Hi, this is Fred Zaspel, editor at Books At a Glance, and we’re talking again with Dr. Stephen Wellum about the new book he has co-edited with Brent Parker entitled, Progressive Covenantalism: Charting a Course between Dispensational and Covenant Theology. We spoke with Dr. Wellum recently about this book, and we encourage you to listen in on that interview to catch up, but we wanted to give him opportunity to address a few more matters from the book.
Steve, welcome, and thanks for talking with us again!
Thank you Fred.
Just for quick review, explain your basic thesis just briefly. In a nutshell, what is “Progressive Covenantalism”? And just how it is distinctive?
That’s a great question. At the heart of Progressive Covenantalism is seeking to understand the whole counsel of God. Now, of course all Christians want to do that, but we want to see how God’s plan from eternity past is one plan. His one plan of salvation – keep emphasizing that – is put together because it doesn’t come to us all at once. It comes to us, God has chosen to bring about his sovereign purposes and redemptive purposes, especially now in light of the fall, in history. In what we call redemptive history. So that’s the notion of progressive. So over time the eternal plan, God creates a stage and now unpacks that plan and unfolds and reveals that plan over time. What we are arguing here is that on the Bible’s own terms and in the Bible’s own categories we seek to understand how God has accomplished our redemption and made himself known. And covenants are a crucial category and ways that God has unpacked His plan across time so that to get at what his plan is and how the whole counsel of God sits, how it all reaches its culmination in Christ and the dawning of the new covenant we have to walk through that unfolding plan from creation to Christ.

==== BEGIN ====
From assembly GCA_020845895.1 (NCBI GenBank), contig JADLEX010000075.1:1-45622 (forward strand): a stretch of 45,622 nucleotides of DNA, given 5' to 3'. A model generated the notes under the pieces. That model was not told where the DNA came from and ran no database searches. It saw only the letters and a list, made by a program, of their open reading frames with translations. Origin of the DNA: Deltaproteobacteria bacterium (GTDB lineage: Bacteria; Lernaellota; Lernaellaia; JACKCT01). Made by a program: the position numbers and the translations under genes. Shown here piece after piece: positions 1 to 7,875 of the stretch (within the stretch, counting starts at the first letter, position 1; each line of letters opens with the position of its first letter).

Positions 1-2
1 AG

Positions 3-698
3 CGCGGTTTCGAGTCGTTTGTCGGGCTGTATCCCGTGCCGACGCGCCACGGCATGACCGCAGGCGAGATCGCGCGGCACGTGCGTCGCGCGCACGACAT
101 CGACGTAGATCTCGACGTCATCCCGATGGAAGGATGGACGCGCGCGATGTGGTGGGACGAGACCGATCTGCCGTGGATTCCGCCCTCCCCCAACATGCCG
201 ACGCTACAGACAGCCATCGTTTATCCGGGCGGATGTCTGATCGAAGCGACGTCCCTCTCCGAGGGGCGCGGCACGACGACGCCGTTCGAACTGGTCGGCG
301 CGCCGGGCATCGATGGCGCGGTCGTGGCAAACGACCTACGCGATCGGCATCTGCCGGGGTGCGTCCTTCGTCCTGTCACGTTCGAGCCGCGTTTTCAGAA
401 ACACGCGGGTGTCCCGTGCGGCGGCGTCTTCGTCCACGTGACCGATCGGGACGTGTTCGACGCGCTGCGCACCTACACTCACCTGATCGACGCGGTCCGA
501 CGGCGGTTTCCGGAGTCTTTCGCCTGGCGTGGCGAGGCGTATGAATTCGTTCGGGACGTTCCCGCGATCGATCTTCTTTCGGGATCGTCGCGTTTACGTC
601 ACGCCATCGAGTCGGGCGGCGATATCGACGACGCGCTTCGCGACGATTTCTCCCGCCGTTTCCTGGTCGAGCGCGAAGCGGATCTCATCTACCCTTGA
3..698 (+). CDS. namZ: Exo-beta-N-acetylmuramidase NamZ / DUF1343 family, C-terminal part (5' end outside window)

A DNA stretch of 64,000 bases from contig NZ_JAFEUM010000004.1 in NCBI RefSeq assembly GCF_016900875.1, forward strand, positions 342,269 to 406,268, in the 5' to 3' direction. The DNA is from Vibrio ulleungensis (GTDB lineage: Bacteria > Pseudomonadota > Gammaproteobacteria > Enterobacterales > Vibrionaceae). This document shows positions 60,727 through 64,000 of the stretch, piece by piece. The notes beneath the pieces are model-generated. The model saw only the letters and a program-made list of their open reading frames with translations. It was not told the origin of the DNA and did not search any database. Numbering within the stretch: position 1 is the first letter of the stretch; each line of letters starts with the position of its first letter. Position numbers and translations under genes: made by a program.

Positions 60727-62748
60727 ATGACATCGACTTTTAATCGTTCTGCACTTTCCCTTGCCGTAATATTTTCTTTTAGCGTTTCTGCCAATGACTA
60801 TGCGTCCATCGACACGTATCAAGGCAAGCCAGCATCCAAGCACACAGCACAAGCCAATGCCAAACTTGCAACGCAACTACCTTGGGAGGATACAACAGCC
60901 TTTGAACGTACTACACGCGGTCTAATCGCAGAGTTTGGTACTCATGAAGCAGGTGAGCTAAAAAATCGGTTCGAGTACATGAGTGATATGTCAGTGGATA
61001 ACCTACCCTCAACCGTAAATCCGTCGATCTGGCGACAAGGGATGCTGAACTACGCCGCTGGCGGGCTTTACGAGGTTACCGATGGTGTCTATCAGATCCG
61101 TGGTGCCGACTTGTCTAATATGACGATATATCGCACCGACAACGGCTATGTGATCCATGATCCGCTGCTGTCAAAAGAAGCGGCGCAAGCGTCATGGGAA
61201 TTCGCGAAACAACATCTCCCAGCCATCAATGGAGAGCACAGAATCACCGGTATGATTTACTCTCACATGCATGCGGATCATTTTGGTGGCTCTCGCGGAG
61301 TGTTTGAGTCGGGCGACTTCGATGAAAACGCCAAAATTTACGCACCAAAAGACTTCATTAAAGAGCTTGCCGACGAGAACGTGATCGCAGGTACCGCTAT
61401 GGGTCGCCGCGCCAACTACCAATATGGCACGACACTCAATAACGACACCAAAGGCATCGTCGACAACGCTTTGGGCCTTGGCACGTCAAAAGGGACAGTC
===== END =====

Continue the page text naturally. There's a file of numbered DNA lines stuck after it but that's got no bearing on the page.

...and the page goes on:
From Adam and creation and the covenant that is there through Noah, Abraham, the Old or Israel’s covenants, also sometimes called Mosaic covenants, through Davidic, those of the main biblical covenants that form the backbone of the entire storyline of Scripture. And as we walk through each of those covenants the plan of God is given more clarity, definition, we begin to see where it goes. We begin to see various patterns and types, what we think of in terms of typology, persons, events, institutions, unfold step-by-step so that each covenant contributes to understanding the whole counsel of God. Then we see how all of those covenants from Adam to David, through the prophets as they look to the future and all of the patterns and instruction, revelation of the previous covenants is pointing forward now to the coming of the Lord and his king, the Lord and Messiah who is bound up then with the Lord Jesus, and also is unpacked in terms of father/son relationship so that son now comes, brings the new covenant to pass, culminate all of the previous covenants. We like to say that all the previous covenants are fulfilled, they reach their telos, their goal, their end, their terminus ultimately now in Christ in the new covenant age. And that’s basically the heart of Progressive Covenantalism.
So revelation is progressive but within that the covenants are sort of the anchor points that define where we’re going.